The most catching part of the film is its originality, no adaptions or anything of the sort, films these days to be literal in the sense of having a book to centre a story around, but this one, these characters are equally as significant as any black and white one, Ellis and Neckbone are smart kids, but they buy into Mud and his smooth talking plans too easily, each person who has known Mud before the two boys has had little redeeming things to say about him, but Ellis continues to return to him and help him, regardless of the consequences. My only gripe with an otherwise impeccable film is an ending that doesn't quite fit, a shootout that offers no real conclusive finish, only an opportunity for some wounds to heal.
    But other than that, Mud is easily the most touching of films that is completely original, it's forthright in its approach to how we perceive human beings who have perhaps gone off track a little, but also how the most unlikely of people can put them back on the right path, McConaughey at his finest with a very convincing performance from Sheridan, it's wisdom at its toughest and brilliance in its own artful way.
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  17. Jan 19, 2014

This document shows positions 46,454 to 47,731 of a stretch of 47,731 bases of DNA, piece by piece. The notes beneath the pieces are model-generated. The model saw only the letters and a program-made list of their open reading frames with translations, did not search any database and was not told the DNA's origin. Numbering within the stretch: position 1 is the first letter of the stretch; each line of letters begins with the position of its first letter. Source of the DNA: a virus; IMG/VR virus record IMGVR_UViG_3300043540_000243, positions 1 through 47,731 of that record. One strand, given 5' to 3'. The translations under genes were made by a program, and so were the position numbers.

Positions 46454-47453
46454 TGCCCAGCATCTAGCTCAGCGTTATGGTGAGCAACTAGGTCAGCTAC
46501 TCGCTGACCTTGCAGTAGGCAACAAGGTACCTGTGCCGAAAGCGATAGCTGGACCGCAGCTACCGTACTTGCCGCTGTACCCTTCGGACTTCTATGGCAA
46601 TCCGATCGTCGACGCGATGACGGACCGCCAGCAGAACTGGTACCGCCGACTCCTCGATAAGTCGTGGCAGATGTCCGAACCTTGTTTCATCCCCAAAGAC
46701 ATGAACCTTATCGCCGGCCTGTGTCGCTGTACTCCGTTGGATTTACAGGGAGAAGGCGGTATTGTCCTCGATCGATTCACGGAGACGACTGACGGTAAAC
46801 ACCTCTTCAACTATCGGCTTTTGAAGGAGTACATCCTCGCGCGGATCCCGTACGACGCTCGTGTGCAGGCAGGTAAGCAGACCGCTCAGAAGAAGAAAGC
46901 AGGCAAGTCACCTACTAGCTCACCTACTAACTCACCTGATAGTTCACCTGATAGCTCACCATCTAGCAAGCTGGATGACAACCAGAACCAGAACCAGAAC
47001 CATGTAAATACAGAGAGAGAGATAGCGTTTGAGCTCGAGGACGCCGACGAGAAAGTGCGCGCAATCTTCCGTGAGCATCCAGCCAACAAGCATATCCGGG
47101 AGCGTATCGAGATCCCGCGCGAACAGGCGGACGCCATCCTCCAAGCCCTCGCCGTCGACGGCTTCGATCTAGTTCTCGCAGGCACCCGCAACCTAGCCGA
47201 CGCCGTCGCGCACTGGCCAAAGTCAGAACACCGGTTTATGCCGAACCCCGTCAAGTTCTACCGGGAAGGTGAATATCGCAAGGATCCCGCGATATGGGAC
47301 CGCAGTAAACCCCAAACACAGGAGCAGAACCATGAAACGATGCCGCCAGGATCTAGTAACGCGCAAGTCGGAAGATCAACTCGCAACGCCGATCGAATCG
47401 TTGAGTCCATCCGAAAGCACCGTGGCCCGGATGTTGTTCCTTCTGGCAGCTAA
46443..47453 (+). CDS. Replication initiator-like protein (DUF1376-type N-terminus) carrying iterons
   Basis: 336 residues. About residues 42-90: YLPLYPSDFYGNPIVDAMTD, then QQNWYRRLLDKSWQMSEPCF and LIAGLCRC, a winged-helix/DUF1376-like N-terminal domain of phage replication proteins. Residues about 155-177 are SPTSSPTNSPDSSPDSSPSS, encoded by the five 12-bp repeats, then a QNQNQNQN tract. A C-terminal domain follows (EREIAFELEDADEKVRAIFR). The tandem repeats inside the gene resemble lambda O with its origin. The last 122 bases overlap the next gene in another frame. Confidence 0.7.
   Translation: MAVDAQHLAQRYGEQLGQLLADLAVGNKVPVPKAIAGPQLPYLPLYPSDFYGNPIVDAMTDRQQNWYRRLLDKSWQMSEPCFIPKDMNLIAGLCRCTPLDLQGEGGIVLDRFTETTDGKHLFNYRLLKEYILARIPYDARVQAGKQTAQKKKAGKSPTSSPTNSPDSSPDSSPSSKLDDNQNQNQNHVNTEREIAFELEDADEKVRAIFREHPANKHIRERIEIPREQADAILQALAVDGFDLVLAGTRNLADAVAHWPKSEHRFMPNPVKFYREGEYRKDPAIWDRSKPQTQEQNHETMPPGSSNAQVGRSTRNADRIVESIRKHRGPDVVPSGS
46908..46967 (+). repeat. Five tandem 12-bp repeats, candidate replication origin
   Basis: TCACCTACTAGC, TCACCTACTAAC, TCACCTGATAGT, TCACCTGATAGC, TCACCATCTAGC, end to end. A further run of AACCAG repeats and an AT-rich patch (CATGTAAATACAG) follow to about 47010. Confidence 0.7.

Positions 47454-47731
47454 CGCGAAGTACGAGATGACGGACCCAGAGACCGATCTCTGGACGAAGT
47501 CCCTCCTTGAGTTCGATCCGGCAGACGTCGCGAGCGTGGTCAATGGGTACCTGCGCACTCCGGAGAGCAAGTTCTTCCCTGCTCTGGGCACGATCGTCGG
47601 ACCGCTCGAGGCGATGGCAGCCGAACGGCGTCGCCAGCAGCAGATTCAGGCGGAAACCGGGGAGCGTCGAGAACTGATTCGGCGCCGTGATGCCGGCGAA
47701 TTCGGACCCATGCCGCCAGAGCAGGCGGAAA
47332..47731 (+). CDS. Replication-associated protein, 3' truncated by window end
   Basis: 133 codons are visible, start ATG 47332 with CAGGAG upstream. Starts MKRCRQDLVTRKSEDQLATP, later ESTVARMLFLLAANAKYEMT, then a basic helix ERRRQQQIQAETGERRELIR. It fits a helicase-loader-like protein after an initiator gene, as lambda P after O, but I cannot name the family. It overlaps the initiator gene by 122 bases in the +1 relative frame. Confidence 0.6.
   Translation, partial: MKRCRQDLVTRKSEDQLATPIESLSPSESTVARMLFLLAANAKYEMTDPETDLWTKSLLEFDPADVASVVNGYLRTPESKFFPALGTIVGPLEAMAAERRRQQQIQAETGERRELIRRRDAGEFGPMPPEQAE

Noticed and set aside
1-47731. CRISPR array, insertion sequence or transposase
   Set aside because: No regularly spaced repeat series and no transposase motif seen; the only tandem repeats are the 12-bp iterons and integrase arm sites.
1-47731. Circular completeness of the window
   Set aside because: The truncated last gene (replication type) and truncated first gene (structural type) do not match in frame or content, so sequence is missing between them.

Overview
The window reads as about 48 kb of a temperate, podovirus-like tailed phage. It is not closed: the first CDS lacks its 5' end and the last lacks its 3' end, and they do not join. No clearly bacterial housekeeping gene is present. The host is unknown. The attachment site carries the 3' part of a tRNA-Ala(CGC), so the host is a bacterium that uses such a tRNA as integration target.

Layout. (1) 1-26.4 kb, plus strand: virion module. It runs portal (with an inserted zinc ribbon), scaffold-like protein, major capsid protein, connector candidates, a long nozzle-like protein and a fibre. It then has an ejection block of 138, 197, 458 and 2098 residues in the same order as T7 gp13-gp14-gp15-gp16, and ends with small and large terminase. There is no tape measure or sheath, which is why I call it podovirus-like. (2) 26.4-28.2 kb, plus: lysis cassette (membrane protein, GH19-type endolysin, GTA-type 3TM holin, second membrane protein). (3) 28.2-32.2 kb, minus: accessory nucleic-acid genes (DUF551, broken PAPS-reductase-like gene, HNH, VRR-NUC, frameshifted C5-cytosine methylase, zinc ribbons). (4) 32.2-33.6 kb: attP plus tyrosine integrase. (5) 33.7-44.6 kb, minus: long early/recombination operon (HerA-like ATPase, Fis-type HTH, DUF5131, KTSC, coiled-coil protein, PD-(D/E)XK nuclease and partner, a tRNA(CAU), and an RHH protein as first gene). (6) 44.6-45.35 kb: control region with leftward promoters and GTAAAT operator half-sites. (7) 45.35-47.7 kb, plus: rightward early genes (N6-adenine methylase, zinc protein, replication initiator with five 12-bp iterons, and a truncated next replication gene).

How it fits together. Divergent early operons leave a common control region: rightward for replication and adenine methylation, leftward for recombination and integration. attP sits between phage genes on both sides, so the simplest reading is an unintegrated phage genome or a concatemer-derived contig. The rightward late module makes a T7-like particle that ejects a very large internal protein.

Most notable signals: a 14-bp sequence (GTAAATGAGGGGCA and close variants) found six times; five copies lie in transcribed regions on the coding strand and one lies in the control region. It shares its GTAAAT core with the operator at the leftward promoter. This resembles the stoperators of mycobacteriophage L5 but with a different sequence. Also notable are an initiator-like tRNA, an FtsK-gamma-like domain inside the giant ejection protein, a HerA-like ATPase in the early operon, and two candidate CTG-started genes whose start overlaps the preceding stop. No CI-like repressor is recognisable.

10
    One of those heartwarming stories with 2 young boys looking for a role model and the meaning of love. This delivers FAR past what I expected and has become one of my favorite movies of the whole year. McConaughey and the other boys have incredible performances that pull you right into the story. Could possible become a new classic that is hopelessly overlooked at awards season
  18. Mar 31, 2014
    9
    Charming, sweet, touching, heartfelt, and tragic, Mud is a successful film for many reasons, one of which is the acting. It is hard to think of an actor more on top of his game than Matthew McConaughey and Mud is no exception. His charisma and easy going demeanor really pull you in and, while he is not directly the protagonist (even though he plays the title character), you find yourself rooting for him and hoping things work out for him. On top of McConaughey, both Tye Sheridan and Jack Lofland did fantastic jobs. For actors of their age, they packed considerable emotion and passion into their roles and really impressed me. Also, the supporting cast, headed by Sam Shepard was also phenomenal and really helped. While Fargo is a superior film, a lot of Mud reminded me of Fargo. While it was a totally different film, the way the film totally embodies the region it depicts and sort of oozes with Southern charm is very similar to the way Fargo really represents Minnesota. Both are also beautifully filmed. Fargo's imagery really helped to define it, especially with the blue/white colorization, while Mud's visuals have the same effect, but with golden light on it as if it was shot in "the magic hour" a la Terrence Malick's Days of Heaven. Expand
  19. Apr 22, 2014